The machines are here. They are evolving. And luckily, so are our stories.

  In this collection, our authors have explored nuanced visions of the classic robot-uprising tale. The robots in these pages aren’t tame, by any means. They are crouched in abandoned houses, eyes ablaze and buzz saws dripping with oil. But they are going to do more than slice us into bloody chunks. They are going to push us to consider our world of technology from new perspectives, on entirely new scales of time and space.

  So grab this book and ride your bike to a nice isolated place (preferably a little way outside of town). Find a shady spot under a tree (well out of satellite view). Turn off your smartphone (and throw away the SIM card). Get comfortable, my friend, and read these entirely to
o-plausible stories of the inevitable robot uprising.

  Don’t hesitate. Buy the book. The future is here, but it may not last long.


  P.S. Oh, and if you’re reading this as an ebook, it may already be too late.



  New York Times bestselling novelist Scott Sigler is the author of Nocturnal, Ancestor, Infected, Contagious, and Pandemic, hardcover thrillers from Crown Publishing. Before he was published, Sigler built a large online following by giving away his self-recorded audiobooks as free, serialized podcasts. His loyal fans, who named themselves “Junkies,” have downloaded over twelve million individual episodes of his stories and interact daily with Sigler and one another via social media. He still records his own audiobooks and gives away every story—for free—to his Junkies at He’s been covered by Time, the Washington Post, the New York Times, the San Francisco Chronicle, Entertainment Weekly, Publishers Weekly, the Huffington Post, Businessweek, and Fangoria.

  For research on this story,

  Sigler would like to thank the scientific

  consultants who helped him:

  Jeremy Ellis, PhD, Robert Bevins, PhD,

  Andrew Allport, and Cassidy Cobbs.


  Dr. Petra Prawatt pulled her jacket tighter and shivered against the cold of a Michigan winter. There wasn’t much left to block the icy, stiff breeze that whipped in off the river, not since the nuke had crushed most of the buildings in downtown Detroit. The wind tugged lightly at her yellow-and-red-striped scarf and blew a lock of her blue hair into her eyes. She brushed it away.

  She stood on rubble-strewn Woodward Avenue, turning slowly to take in a desolate scene lit up by the setting sun. Snow clung to the few bits of buildings that remained standing, making them look like broken teeth in a mouth rotted brown.

  It wouldn’t look like that for long, though.

  Everyone loves a parade, she thought. Especially parades that aren’t radioactive.

  Two people were with her: Roger DuMonde, a grad assistant five years her senior, and Amy Stinson, governor of Michigan. The wind drove scattered flakes of snow, some that fell from the sky and some that were dusted up from the two or three inches that had accumulated on the ground. Nearby was a still photographer, from the Detroit News, Stinson’s two-man security team, and a two-person video crew. The video crew was also Stinson’s, of course; if something went wrong—or if nothing at all happened—the governor didn’t want that video going viral.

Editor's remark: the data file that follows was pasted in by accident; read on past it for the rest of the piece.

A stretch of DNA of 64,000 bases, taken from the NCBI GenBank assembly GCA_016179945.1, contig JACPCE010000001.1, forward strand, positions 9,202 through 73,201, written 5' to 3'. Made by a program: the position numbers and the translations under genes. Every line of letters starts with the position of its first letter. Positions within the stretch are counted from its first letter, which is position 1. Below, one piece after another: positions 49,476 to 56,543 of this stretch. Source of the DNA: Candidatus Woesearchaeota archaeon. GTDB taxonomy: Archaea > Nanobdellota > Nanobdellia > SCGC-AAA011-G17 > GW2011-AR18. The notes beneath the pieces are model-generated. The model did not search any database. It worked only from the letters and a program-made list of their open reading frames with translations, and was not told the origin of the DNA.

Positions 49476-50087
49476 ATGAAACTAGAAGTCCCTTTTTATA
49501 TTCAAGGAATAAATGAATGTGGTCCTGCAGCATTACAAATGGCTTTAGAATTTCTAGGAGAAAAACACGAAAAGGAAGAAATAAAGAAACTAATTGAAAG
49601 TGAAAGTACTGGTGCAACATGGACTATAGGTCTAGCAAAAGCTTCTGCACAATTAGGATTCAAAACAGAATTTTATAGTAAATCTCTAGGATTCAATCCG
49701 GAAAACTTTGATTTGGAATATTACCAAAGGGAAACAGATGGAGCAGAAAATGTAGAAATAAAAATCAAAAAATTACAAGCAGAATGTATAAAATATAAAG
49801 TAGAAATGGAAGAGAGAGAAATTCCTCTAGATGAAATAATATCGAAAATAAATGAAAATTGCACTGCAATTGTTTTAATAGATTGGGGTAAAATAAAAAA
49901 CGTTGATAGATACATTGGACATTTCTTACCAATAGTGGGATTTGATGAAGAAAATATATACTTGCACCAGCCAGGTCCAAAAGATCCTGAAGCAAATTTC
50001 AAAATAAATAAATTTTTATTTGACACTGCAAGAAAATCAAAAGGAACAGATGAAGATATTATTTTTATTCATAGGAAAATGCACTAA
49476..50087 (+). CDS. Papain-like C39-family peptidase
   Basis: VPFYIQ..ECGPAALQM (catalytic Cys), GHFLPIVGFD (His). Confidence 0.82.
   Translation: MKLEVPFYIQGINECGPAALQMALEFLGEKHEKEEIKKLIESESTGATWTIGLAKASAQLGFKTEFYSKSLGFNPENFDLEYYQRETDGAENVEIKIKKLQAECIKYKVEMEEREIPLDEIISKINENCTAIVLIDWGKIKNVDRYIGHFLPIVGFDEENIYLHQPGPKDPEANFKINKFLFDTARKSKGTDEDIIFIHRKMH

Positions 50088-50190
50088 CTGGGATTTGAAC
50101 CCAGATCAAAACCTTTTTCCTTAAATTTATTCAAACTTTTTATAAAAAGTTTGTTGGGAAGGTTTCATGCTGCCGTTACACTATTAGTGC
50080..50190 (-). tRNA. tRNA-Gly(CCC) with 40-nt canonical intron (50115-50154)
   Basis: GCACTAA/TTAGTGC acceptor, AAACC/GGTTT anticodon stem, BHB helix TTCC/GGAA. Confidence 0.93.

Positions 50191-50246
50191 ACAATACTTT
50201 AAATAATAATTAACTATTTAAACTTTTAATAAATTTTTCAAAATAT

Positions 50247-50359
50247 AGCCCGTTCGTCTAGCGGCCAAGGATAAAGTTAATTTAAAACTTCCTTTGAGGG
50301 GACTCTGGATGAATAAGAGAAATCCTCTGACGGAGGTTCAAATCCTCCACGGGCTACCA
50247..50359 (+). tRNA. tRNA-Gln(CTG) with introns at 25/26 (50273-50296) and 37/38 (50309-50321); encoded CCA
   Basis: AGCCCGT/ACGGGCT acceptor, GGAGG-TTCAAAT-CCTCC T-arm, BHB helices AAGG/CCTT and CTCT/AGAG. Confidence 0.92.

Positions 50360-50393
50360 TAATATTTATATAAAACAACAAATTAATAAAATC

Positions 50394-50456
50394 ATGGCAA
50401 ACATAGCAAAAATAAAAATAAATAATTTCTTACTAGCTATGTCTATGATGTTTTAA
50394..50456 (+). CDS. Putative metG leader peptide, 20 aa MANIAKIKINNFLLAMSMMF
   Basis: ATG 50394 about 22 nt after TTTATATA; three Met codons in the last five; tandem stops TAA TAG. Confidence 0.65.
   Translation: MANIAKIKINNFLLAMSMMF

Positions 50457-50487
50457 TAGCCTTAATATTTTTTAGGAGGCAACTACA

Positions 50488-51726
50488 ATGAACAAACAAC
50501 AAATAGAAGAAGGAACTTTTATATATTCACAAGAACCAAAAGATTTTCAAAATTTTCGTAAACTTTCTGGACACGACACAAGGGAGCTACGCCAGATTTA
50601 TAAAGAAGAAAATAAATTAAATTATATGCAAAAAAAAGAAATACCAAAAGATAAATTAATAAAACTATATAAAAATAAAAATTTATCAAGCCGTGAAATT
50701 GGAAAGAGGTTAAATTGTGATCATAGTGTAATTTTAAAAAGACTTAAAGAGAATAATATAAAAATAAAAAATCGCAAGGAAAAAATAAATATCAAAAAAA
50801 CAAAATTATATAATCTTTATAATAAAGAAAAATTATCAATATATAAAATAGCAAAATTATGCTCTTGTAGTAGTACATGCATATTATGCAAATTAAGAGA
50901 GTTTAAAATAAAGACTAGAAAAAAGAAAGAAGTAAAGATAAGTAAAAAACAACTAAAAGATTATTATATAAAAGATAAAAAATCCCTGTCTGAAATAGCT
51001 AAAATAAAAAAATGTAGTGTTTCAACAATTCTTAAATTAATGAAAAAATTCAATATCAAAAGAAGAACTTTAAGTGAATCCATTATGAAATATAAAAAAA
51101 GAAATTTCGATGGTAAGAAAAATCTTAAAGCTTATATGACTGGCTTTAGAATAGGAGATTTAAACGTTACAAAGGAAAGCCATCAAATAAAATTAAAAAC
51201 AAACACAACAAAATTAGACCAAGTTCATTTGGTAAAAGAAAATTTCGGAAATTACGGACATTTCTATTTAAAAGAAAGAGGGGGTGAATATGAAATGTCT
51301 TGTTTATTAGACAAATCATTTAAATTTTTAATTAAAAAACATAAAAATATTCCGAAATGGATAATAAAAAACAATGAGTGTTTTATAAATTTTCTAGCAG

Petra had met the governor twice before, once at a press conference announcing the project, and once at Stinson’s office. Normally, Stinson beamed with the confidence and power expected of a woman that many thought would soon make a run for the presidency. Standing in the ruins of Detroit, however, that confidence seemed forced. The governor clearly wanted this to be over as soon as possible.

  Or maybe she was just annoyed by the red balloon that floated from a string held in her right hand.

  “Dr. Prawatt,” the governor said quietly, “can I let go of this ridiculous thing?”

  Petra shook her head. “You promised at the press conference. Everyone heard you.” She raised a noisemaker to her lips and blew. The curled paper shot out to the sound of a whimsical whistle. “Just hold on to it for a little while longer, Governor. After all, what’s a parade without balloons?”

  “This isn’t a parade,” Stinson said. “This is a progress check. So how about we check some progress?”

  Petra smiled. How would Stinson react when she saw how far things had come along? Petra’s weekly reports made it clear she was closing in on the project’s objective, but she’d held back a few details; she was much closer to the goal than she’d let on.

  Stinson wanted to be there at that pivotal moment of victory, wanted to be the one who let the good people of the great state of Michigan know that the phoenix would soon rise from the ashes.

  “Sure thing, Governor,” Petra said. She turned to her grad assistant. “Roger? How are the levels?”

  Roger’s left hand held a boxy, yellow Geiger counter. His right hand held a thin steel cylinder connected by a cable to that box. He pointed the cylinder away from his body, then slowly turned right, sweeping the area in front of the governor. The sweep was completely unnecessary and didn’t affect the local reading at all, but Roger had a flair for the dramatic.

  “Nothing,” he said.

  “There’s never nothing,” Petra said. “Give me the exact count, please.”

  “Two point three em-ess-vees,” Roger said. “You’re right, there’s never nothing—this is less than nothing.”

  Petra grinned. It was hard not to. Her symbiotic machine colonies had worked in the lab, and at the Hanford Nuclear Reserve test site, but to see them operating on such a large scale? It was complete validation for all the boasting she’d done to get the job.